Judas Iscariot, one of the disciples, receives a morsel of food from the Master and goes to the darkness outside to complete his betrayal of Jesus. It is remarkable that his treasonous act takes place the same night when Jesus institutes the Eucharist. While Judas sells the body of Jesus to the Sanhedrin for mere money, Jesus gives His Body, Soul, and Divinity to the disciples gathered there and to every disciple that will ever live. After his death on Calvary, the same disciples go into hiding. Two of them find a mysterious man on the road to Emmaus during the day.
And behold, two of them were going that very day to a village named Emmaus, which was about seven miles from Jerusalem. And they were talking with each other about all these things which had taken place. While they were talking and discussing, Jesus Himself approached and began traveling with them. But their eyes were prevented from recognizing Him. And He said to them, “What are these words that you are exchanging with one another as you are walking?” And they stood still, looking sad. One of them, named Cleopas, answered and said to Him, “Are You the only one visiting Jerusalem and unaware of the things which have happened here in these days?” And He said to them, “What things?” And they said to Him, “The things about Jesus the Nazarene, who was a prophet mighty in deed and word in the sight of God and all the people, and how the chief priests and our rulers delivered Him to the sentence of death, and crucified Him. But we were hoping that it was He who was going to redeem Israel. Indeed, besides all this, it is the third day since these things happened. But also some women among us amazed us. When they were at the tomb early in the morning, and did not find His body, they came, saying that they had also seen a vision of angels who said that He was alive. Some of those who were with us went to the tomb and found it just exactly as the women also had said; but Him they did not see.” And He said to them, “O foolish men and slow of heart to believe in all that the prophets have spoken! Was it not necessary for the Christ to suffer these things and to enter into His glory?” Then beginning with Moses and with all the prophets, He explained to them the things concerning Himself in all the Scriptures. And they approached the village where they were going, and He acted as though He were going farther. But they urged Him, saying, “Stay with us, for it is getting toward evening, and the day is now nearly over.” So He went in to stay with them. When He had reclined at the table with them, He took the bread and blessed it, and breaking it, He began giving it to them. Then their eyes were opened and they recognized Him; and He vanished from their sight. They said to one another, “Were not our hearts burning within us while He was speaking to us on the road, while He was explaining the Scriptures to us?” And they got up that very hour and returned to Jerusalem, and found gathered together the eleven and those who were with them, saying, “The Lord has really risen and has appeared to Simon.” They began to relate their experiences on the road and how He was recognized by them in the breaking of the bread.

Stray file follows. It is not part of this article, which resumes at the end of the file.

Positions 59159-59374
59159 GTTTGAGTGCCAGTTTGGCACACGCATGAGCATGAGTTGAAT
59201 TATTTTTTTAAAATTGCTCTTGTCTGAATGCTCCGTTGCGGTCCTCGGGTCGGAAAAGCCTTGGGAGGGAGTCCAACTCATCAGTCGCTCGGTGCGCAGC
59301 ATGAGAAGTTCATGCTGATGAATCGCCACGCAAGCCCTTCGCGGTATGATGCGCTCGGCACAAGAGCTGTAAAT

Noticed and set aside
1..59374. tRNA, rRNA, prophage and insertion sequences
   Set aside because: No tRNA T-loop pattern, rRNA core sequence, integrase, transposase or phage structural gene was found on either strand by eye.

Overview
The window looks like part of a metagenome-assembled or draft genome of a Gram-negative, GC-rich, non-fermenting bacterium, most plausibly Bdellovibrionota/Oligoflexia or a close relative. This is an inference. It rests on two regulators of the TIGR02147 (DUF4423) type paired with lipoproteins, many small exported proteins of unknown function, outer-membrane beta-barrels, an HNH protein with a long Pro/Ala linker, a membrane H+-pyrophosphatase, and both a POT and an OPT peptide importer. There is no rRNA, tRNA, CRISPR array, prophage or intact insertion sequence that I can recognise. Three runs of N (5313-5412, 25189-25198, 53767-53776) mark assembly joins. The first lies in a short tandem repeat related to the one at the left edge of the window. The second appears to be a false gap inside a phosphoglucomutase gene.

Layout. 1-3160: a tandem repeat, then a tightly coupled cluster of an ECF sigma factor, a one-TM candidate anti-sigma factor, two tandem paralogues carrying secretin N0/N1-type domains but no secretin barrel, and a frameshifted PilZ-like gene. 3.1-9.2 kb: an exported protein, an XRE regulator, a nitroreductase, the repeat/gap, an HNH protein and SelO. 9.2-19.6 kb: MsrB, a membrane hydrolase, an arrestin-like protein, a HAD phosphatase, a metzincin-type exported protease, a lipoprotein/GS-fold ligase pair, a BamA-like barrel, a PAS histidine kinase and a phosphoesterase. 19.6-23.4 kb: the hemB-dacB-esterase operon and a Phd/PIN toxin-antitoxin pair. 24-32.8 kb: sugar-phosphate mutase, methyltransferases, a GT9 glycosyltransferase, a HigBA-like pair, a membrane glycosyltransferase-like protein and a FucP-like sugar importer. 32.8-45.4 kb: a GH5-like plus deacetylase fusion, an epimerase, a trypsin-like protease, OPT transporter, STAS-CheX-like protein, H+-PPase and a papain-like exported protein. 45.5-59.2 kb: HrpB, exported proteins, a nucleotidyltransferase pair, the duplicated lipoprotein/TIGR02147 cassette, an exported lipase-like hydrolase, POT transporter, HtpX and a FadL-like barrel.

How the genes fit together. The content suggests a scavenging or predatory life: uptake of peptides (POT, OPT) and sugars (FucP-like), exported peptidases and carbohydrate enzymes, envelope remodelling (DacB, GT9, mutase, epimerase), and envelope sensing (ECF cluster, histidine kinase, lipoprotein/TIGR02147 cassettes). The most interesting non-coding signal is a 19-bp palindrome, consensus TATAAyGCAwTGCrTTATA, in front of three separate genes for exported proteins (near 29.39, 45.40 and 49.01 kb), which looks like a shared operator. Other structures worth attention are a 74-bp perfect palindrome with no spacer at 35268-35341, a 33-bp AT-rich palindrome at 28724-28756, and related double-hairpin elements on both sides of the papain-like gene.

Judas Iscariot went out at night, in darkness. Later he would understand that he had betrayed an innocent man. His understanding of Jesus occurs in darkness and has no apparent effect in him. The disciples in Emmaus have been with Jesus during the daylight hours, walking with him as the night approached. When they are about to have supper, they are allowed to recognize Jesus (their eyes were opened) “in the breaking of the bread” in what is the most clear revelation of the importance of the Eucharistic Sign. Jesus is there and they don’t see Him but when they understand who He is, He disappears. The blessed bread remains. The Church will gradually recognize in that bread the Body, Blood, Soul, and Divinity of Jesus Christ as the eyes of the faithful are opened to contemplate this new reality.
The Emmaus event happens in the first Glory Sunday in history, at the beginning of the age of the Eucharist. The battle between good and evil manifests itself in the Last Supper —with Judas Iscariot in communion with the enemies of Christ, and the Eleven in communion with Christ— Darkness and light will continue the battle until the end of the world. One day, the enemy of mankind will try to snuff the Eucharist out of this world. In Emmaus, Jesus disappeared and the Blessed Bread remained. At the end of times, if the enemy manages to imperil the Eucharist, Our Lord will appear again to set things straight.
There is always a road: to Egypt, out of Egypt, from Jericho to Jerusalem, from Jerusalem to Emmaus, from that first Sunday to the end of time. Jesus always walks by our side, explaining what we need to know, opening our eyes to the meaning of the sacred things. Even in the darkest hours, He is the Word, the Light. The road we walk is always the way to everlasting life if He is near.
Your word is a lamp to my feet, and a light to my path. (Psalm 119:105)
Yes, yes, Jesus always walks by our side. He is always listening to us. He is always loving us.
God bless, C-Marie